Smokers of USyd? Smokers OFF USyd!

@smokersofusyd does nothing but promote an unhealthy lifestyle. The pro-smoking propaganda they publish is disgusting.

There is a culture war at USyd. Our proud declaration that we are a ‘smoke-free campus’ is a controversial one for many students, and they are taking to social media to openly flout the rules in disgraceful displays that glamourise a harmful hobby. 

I came to USyd thinking that the lack of smoking was a great idea. Growing up in the 2000s, it felt like anti-smoking ads were everywhere. Deliberately off-putting images of wrinkled, diseased older people croaking words of warning scared me into submission. For me, not smoking has always seemed like a no-brainer, but it seems that many of my fellow students do not share the same concerns. 

In my lifetime I always assumed there would be a general trend away from smoking. Unfortunately, the miracle of capitalist dynamism has dashed my expectations. The introduction of e-cigarettes, to the marketplace, and the branding of them as a “healthier alternative” by the same brains behind big tobacco, has seen a general trend upwards in smoking.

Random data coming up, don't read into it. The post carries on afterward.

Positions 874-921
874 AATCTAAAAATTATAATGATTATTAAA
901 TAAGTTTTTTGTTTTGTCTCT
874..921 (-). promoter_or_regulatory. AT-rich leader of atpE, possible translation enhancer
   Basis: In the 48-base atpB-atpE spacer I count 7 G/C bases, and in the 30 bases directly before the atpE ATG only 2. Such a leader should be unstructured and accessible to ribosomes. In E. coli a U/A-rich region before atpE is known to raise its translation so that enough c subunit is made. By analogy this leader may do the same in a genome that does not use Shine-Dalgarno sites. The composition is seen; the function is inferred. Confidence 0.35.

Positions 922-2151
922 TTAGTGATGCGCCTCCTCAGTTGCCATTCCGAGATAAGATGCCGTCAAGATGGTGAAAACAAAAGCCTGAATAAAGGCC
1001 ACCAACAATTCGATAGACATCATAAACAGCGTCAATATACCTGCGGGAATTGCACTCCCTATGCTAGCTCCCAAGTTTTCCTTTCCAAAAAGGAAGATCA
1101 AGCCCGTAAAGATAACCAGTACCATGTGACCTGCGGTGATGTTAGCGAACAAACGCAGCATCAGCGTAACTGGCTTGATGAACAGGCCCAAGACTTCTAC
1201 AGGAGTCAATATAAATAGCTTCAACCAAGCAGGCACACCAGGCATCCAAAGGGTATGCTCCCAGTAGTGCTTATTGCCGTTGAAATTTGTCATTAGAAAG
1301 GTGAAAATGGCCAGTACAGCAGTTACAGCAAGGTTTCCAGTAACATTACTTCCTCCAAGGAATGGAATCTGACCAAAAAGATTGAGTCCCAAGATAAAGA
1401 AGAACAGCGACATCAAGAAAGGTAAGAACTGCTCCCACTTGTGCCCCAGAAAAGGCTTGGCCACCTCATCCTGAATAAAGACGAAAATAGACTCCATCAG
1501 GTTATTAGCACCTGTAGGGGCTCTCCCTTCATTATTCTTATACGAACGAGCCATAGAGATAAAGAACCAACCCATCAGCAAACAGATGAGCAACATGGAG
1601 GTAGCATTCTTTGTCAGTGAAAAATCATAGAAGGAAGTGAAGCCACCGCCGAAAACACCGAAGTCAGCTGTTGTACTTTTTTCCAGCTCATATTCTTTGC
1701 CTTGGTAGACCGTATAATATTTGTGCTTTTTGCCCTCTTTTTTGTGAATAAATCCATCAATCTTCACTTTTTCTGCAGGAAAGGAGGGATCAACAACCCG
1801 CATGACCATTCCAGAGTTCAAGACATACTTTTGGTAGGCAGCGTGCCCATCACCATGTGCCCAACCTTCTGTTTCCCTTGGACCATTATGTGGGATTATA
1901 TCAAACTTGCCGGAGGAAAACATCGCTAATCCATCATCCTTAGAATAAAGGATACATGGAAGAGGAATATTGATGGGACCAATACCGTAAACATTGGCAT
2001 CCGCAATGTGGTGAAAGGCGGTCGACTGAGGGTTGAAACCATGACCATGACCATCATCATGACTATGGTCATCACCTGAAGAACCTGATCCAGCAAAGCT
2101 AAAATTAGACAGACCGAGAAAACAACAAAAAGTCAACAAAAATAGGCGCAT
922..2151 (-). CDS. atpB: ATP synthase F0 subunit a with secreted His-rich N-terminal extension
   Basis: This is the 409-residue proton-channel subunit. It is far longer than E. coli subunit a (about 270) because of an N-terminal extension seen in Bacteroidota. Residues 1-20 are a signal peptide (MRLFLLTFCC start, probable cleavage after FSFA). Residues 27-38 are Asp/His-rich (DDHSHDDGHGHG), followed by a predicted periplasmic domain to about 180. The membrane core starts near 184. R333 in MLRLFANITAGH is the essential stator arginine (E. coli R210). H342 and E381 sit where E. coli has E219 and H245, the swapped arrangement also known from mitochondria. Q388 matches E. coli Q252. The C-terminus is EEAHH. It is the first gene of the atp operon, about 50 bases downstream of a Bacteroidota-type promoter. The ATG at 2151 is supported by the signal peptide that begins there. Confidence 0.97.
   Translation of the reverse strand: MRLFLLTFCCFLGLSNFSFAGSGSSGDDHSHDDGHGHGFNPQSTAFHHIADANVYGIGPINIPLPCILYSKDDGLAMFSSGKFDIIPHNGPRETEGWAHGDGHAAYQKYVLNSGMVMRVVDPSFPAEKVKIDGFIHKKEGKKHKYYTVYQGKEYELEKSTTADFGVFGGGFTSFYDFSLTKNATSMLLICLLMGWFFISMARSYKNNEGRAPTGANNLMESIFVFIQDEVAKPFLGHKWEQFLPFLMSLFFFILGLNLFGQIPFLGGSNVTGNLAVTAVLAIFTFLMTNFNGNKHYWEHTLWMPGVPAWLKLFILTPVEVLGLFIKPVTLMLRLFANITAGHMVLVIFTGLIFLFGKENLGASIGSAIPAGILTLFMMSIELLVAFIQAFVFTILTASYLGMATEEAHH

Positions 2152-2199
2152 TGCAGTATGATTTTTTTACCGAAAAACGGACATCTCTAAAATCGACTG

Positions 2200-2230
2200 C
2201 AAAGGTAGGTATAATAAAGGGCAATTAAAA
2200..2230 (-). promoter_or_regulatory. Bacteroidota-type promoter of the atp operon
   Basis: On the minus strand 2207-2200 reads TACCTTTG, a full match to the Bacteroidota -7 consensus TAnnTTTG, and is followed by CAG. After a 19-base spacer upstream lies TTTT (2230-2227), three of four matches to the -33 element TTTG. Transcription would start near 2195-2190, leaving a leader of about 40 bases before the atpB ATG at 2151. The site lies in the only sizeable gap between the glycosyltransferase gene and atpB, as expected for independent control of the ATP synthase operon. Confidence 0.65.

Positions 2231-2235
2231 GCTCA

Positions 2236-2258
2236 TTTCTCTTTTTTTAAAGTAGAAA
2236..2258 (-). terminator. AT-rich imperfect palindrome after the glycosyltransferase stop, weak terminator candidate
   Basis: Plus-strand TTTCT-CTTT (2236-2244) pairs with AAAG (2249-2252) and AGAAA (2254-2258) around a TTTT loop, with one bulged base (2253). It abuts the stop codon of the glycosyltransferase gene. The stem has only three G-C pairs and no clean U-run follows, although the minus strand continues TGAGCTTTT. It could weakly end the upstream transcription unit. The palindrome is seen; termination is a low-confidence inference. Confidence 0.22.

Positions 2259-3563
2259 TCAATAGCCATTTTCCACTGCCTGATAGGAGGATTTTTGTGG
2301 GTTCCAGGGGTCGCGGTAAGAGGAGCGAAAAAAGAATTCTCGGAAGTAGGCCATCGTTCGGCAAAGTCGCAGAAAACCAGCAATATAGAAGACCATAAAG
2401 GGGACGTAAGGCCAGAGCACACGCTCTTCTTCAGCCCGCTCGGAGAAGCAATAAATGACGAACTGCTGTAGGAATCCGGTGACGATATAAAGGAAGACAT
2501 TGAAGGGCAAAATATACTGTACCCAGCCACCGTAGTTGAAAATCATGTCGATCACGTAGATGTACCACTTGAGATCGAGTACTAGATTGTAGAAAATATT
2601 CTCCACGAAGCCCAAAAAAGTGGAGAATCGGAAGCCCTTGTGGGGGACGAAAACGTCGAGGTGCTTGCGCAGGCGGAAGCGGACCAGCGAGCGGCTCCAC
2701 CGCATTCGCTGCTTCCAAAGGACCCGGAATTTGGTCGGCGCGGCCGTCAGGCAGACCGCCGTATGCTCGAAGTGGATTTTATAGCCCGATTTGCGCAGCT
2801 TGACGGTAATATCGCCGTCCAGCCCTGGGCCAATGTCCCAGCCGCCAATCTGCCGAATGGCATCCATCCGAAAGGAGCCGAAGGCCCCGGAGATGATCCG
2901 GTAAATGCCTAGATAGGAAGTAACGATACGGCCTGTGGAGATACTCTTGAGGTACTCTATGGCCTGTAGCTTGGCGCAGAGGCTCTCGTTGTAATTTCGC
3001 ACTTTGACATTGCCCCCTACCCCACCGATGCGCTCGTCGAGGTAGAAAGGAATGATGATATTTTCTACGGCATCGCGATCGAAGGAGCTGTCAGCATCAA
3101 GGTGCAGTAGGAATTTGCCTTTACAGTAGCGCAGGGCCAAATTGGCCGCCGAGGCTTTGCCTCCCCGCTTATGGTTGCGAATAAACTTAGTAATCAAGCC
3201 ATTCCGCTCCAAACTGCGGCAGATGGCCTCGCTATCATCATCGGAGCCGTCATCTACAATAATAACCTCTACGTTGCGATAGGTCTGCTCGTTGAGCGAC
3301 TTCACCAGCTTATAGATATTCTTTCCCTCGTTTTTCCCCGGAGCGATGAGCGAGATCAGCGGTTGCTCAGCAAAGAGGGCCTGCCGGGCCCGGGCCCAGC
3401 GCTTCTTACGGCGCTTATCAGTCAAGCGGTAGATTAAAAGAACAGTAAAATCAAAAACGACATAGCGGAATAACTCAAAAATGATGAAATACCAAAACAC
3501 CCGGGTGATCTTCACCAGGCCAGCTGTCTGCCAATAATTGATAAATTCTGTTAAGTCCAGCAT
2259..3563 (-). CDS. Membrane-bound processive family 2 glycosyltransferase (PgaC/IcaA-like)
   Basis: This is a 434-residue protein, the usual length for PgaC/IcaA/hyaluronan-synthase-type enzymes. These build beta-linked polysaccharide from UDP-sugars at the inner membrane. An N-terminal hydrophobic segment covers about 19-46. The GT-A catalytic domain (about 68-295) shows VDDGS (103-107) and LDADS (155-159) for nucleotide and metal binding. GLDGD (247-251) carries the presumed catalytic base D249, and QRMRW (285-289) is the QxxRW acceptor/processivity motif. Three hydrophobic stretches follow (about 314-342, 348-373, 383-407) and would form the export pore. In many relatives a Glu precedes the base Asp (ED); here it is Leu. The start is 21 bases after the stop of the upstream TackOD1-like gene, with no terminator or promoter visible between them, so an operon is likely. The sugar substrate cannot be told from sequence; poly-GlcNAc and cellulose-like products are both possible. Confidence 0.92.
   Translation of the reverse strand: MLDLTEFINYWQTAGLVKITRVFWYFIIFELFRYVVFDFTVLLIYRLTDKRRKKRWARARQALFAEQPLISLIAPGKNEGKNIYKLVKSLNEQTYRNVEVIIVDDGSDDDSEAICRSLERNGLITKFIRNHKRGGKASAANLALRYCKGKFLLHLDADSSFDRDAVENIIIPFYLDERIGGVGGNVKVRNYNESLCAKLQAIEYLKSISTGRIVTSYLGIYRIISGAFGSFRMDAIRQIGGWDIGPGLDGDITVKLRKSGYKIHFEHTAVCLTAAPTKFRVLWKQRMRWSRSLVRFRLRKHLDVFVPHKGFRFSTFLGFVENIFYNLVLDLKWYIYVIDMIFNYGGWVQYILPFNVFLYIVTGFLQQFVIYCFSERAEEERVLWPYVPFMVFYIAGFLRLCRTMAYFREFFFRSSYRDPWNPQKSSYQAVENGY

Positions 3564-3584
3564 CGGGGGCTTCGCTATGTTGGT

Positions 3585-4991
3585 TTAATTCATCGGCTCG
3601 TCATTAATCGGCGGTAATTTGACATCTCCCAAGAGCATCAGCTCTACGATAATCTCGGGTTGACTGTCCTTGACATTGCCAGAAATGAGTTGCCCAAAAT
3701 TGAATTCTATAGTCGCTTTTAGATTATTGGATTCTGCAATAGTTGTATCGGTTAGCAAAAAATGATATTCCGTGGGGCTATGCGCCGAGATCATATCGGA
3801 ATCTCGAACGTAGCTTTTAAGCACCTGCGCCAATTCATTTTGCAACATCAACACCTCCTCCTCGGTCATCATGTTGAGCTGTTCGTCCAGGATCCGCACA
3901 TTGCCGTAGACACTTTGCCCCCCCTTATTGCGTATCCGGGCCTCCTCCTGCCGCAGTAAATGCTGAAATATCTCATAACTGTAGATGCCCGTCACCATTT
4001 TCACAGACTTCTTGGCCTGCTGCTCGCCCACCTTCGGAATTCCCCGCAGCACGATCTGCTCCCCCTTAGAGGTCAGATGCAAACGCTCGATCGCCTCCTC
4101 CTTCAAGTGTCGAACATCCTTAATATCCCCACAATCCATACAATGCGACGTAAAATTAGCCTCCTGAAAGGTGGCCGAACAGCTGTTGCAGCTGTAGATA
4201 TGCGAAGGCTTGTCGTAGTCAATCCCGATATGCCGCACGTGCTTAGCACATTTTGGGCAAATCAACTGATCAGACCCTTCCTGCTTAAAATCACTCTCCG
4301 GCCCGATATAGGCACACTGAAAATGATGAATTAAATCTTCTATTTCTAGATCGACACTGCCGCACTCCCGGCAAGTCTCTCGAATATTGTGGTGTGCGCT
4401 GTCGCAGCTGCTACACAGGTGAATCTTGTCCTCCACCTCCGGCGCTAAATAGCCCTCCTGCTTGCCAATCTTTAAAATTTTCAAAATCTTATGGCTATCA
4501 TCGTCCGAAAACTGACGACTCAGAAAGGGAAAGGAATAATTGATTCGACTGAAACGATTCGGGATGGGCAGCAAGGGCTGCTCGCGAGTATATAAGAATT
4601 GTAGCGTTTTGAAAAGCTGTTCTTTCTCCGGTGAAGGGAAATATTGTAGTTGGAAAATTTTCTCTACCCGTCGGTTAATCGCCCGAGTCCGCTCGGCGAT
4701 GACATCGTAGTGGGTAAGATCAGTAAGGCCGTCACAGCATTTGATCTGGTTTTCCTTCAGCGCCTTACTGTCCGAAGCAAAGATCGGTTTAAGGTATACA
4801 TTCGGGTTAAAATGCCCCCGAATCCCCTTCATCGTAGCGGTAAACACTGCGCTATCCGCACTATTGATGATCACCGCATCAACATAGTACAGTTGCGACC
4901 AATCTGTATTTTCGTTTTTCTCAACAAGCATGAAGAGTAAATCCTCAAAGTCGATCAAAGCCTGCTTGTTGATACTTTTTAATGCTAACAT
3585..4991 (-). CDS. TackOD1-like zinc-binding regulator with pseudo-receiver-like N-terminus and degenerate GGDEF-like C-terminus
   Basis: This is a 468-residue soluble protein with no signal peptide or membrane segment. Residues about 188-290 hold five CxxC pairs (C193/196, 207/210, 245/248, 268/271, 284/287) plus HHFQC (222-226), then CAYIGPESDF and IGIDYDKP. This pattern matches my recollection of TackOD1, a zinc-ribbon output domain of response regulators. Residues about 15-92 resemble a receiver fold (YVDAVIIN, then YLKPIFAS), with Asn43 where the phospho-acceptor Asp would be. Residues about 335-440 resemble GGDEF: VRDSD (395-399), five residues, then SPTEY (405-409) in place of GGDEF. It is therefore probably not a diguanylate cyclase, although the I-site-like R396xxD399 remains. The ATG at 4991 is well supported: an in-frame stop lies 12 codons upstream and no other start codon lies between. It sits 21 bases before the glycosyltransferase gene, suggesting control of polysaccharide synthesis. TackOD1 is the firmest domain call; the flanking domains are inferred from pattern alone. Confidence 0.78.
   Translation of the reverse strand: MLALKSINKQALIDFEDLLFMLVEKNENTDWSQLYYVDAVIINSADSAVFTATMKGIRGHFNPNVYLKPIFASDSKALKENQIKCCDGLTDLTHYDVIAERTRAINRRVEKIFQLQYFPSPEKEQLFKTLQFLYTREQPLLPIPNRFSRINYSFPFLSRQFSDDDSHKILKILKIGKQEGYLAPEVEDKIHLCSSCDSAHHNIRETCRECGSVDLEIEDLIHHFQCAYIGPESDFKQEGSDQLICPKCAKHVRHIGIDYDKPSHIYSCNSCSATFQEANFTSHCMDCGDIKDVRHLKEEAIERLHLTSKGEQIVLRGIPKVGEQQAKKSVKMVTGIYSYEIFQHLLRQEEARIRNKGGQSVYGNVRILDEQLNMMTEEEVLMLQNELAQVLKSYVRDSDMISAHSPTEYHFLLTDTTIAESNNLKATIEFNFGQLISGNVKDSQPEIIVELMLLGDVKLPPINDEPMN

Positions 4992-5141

It’s obvious why. Cigarettes stink! All the packaging is covered in grotesque depictions of gangrene and cancer! But vapes? Cute, trendy, pastel! They smell and taste like yummy sugar! No way they’re as harmful as stinky ciggies! Aside from the fact that vaping looks kind of dorky and silly (while smoking is obviously cool as hell), it seems like the best alternative to cigarettes. 

What a disaster! 

Taking up vaping, to the average teen, seems like all the social benefits of nicotine consumption, with none of the yucky lungs we saw in TV ads. How wrong they are! There is almost no evidence to say vaping is better than smoking – it still affects you negatively, just in different ways. It’s also true that vaping is the gateway drug of our time, with an ANU study finding those who try vaping are three times more likely to smoke later on. It’s no surprise, then, that in 2020, cigarette sales increased for the first time in decades.